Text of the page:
cd ~/pico
git clone --branch picoprobe --depth=1 $ cd openocd
export PATH="/usr/local/opt/texinfo/bin:$PATH" 1
./configure --enable-picoprobe --disable-werror 2
make -j4

Check the latest version of the guide for instructions for your OS.

Now to try openocd… This is where I hit a problem caused by having out of date documentation. Following the latest documentation we need to execute the following command:

src/openocd -f interface/cmsis-dap.cfg -f target/rp2040.cfg -c "adapter speed 5000" -s tcl

I was following I hit two errors due to the out of date documentation:

  • Error: Can’t find a picoprobe device! Please check device connections and permissions.
  • Error: CMSIS-DAP command CMD_DAP_SWJ_CLOCK failed.

Both of these errors were corrected by using the command above to connect to the debug probe. Moral of the story, make sure you are using the latest information. If everything goes well then we should be rewarded with something similar to the following output:

Open On-Chip Debugger 0.11.0-g4f2ae61 (2023-06-10-18:20)
Licensed under GNU GPL v2
For bug reports, read
Info : auto-selecting first available session transport "swd". To override use 'transport select <transport>'.
Info : Hardware thread awareness created
Info : Hardware thread awareness created
Info : RP2040 Flash Bank Command
adapter speed: 5000 kHz

Info : Listening on port 6666 for tcl connections
Info : Listening on port 4444 for telnet connections
Info : Using CMSIS-DAPv2 interface with VID:PID=0x2e8a:0x000c, serial=E66058388356A232
Info : CMSIS-DAP: SWD  Supported
Info : CMSIS-DAP: FW Version = 2.0.0
Info : CMSIS-DAP: Interface Initialised (SWD)
Info : SWCLK/TCK = 0 SWDIO/TMS = 0 TDI = 0 TDO = 0 nTRST = 0 nRESET = 0
Info : CMSIS-DAP: Interface ready
Info : clock speed 5000 kHz
Info : SWD DPIDR 0x0bc12477
Info : SWD DLPIDR 0x00000001
Info : SWD DPIDR 0x0bc12477
Info : SWD DLPIDR 0x10000001
Info : rp2040.core0: hardware has 4 breakpoints, 2 watchpoints
Info : rp2040.core1: hardware has 4 breakpoints, 2 watchpoints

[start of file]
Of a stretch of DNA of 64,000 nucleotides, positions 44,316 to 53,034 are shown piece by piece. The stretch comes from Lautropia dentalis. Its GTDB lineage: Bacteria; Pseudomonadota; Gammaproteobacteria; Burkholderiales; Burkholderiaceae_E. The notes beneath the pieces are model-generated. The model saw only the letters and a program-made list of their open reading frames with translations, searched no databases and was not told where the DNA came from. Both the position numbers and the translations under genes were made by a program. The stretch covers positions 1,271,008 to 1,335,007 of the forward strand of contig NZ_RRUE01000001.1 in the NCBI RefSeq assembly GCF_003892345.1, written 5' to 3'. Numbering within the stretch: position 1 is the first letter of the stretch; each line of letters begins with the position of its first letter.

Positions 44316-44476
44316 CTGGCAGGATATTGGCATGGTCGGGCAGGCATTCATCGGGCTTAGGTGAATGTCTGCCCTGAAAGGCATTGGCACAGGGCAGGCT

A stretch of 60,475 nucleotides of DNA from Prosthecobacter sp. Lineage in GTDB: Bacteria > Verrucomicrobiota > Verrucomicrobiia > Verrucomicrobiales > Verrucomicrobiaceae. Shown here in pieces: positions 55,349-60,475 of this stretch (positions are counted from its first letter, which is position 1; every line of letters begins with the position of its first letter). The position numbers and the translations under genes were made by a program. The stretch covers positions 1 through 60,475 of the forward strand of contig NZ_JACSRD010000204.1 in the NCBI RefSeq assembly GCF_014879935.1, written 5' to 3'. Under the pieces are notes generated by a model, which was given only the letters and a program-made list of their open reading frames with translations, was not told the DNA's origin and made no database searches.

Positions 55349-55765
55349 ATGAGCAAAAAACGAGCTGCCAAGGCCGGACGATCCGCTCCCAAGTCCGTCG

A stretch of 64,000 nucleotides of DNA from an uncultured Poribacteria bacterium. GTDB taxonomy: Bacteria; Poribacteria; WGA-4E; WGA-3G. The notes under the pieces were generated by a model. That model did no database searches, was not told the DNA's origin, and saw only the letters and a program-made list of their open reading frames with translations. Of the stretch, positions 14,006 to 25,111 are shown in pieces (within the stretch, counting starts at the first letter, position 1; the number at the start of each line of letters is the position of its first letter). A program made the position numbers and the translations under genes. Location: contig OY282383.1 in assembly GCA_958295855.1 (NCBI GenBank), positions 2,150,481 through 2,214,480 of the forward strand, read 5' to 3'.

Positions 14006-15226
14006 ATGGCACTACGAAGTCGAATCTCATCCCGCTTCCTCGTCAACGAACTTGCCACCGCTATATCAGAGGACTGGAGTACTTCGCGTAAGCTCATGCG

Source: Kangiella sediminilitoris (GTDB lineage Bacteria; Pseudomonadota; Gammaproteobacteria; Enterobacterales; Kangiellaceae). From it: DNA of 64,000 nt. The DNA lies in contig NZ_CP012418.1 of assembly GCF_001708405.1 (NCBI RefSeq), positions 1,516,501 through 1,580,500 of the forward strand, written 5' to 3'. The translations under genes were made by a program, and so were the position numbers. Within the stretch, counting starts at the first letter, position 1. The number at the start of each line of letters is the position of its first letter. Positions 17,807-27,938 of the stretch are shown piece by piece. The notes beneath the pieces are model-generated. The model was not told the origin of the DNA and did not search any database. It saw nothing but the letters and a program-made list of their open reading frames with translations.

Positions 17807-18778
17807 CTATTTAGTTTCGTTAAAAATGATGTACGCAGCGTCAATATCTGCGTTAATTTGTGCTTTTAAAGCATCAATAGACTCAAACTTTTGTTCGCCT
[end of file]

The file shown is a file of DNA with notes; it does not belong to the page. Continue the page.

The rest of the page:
Info : starting gdb server for rp2040.core0 on 3333
Info : Listening on port 3333 for gdb connections

If we have got here then we have the the debug probe programmed and we have a copy of openocd that can communicate with the picoprobe.

Reconfiguring NuttX

In previous posts we used UART over USB to communicate with the host computer. The picoprobe gives us another option, using the UART on the target board which is routed through the picoprobe. We must reconfigure NuttX in order to take advantage of the UART redirection. The configuration we want is raspberrypi-pico-w:nsh, so following the first post in this series and making the change to the configuration we need to execute the following:

make distclean
./tools/ -l raspberrypi-PicoW:nsh
make -j

At the end of this process we should have a new nuttx.uf2 file configured to use the UART port on the target board to communicate with the NuttX shell. This UF2 file can be deployed using the usual deployment process (Bootsel and reset followed by drag and dropping the file) to the target board.

At this point we should have two Pico boards programmed, one to be the picoprobe and one to be the target board (with NuttX). Now we can connect the boards (in my case using the protoboard shown above) and verify that NuttX is active and communicating through the UART.

Plugging the Pico (picoprobe) and the PicoW (target board) into the protoboard and then connecting the host computer to the picoprobe through USB presents the computer with a new serial port, usbmodem14302. Connecting to this port and hitting enter shows the nsh prompt. Asking for help shows the expected output.

nsh> help
help usage:  help [-v] [<cmd>]

    .         cat       df        free      mount     rmdir     truncate  
    [         cd        dmesg     help      mv        set       uname